Chile Chooses Change: What October’s Vote Means for the Country

Chile Chooses Change: What October’s Vote Means for the Country

After the outbreak of protests in 2019, calls from Chileans for significant reform to overcome what they saw as an increasingly unequal and corrupt society grew louder and louder. In response, Chile’s political parties came to an agreement, pledging to hold a plebiscite for a new constitution. Though originally scheduled for 26th April, the onset of the COVID-19 pandemic led this vote to be postponed until 25th October. What has the outcome of the vote been, and what changes can we expect there to be in the coming months and years as a result?


At the start of October 2019, a price hike on public transport in Chile’s capital, Santiago, sparked protests which grew from a fare-dodging campaign by students to encompass over 3.7 million protesters by the end of the month. The protests have been called the worst civil unrest since the end of Augusto Pinochet’s dictatorship in 1990. More than a complaint about metro fares, the protests represented the frustration of a growing number of Chileans about high levels of income inequality and a rising cost of living which Chile’s pension system and minimum wage are increasingly unable to cover.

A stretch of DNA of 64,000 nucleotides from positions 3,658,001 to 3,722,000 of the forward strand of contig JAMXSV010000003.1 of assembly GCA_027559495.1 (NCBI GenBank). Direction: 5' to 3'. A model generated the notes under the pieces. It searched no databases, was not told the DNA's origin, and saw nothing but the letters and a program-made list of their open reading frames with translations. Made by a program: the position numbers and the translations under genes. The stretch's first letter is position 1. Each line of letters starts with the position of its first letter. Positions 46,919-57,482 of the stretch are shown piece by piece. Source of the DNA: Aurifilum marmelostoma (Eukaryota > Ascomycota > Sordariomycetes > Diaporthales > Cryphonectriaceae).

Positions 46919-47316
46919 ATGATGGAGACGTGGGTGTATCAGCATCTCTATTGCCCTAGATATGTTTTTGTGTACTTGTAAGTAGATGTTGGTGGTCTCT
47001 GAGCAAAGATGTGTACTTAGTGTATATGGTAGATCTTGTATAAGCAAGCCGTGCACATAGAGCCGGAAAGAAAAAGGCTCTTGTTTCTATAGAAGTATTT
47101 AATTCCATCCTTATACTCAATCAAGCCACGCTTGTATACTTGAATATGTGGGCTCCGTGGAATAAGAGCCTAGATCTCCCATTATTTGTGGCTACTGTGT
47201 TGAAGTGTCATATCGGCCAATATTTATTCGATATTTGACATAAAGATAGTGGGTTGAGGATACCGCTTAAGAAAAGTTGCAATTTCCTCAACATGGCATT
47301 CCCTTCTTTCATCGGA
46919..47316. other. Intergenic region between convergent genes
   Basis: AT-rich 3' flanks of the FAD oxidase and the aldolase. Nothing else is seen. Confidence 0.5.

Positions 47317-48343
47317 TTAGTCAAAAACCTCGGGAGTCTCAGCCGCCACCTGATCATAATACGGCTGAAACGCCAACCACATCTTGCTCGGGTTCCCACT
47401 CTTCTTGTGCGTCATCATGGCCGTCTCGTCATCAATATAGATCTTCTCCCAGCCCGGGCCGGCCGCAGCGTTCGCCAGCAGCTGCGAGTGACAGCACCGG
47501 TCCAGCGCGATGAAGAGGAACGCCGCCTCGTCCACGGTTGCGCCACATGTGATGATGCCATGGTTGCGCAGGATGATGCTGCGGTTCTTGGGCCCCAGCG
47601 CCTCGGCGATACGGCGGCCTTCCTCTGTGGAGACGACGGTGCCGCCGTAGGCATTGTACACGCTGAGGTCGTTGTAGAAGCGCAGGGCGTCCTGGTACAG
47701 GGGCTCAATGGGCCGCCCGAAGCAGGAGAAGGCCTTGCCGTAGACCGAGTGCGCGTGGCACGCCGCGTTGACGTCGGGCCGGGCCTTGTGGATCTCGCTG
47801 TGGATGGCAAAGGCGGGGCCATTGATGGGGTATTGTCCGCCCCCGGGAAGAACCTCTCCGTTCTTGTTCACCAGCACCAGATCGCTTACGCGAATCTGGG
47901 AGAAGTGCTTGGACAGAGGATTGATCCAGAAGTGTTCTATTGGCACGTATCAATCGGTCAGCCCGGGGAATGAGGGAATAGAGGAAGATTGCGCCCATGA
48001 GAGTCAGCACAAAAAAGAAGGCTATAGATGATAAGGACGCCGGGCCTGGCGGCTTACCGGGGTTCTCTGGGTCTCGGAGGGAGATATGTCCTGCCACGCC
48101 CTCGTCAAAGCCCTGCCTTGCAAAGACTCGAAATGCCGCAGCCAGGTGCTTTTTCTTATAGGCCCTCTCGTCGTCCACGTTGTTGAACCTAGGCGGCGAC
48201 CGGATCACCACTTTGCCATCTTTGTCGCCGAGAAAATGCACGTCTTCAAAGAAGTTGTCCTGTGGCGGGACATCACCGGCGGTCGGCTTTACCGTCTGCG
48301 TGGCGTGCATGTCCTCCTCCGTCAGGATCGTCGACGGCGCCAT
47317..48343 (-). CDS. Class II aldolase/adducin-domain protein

Though protests dwindled over the remainder of 2019, the situation worsened again at the end of January this year after incidents such as the death of Jorge Mora, a football fan run over by a police vehicle in the midst of a disturbance outside Santiago’s Monumental stadium. Mora’s death is just one example of recent controversy surrounding Chile’s police force, known as the Carabineros. The Carabineros faced broad criticism this October after an officer was recorded throwing a 16-year old boy from a bridge; protesters have pointed to these and other incidents as proof that a Pinochet era-style attitude of aggression still exists in Chile’s police that needs serious reform.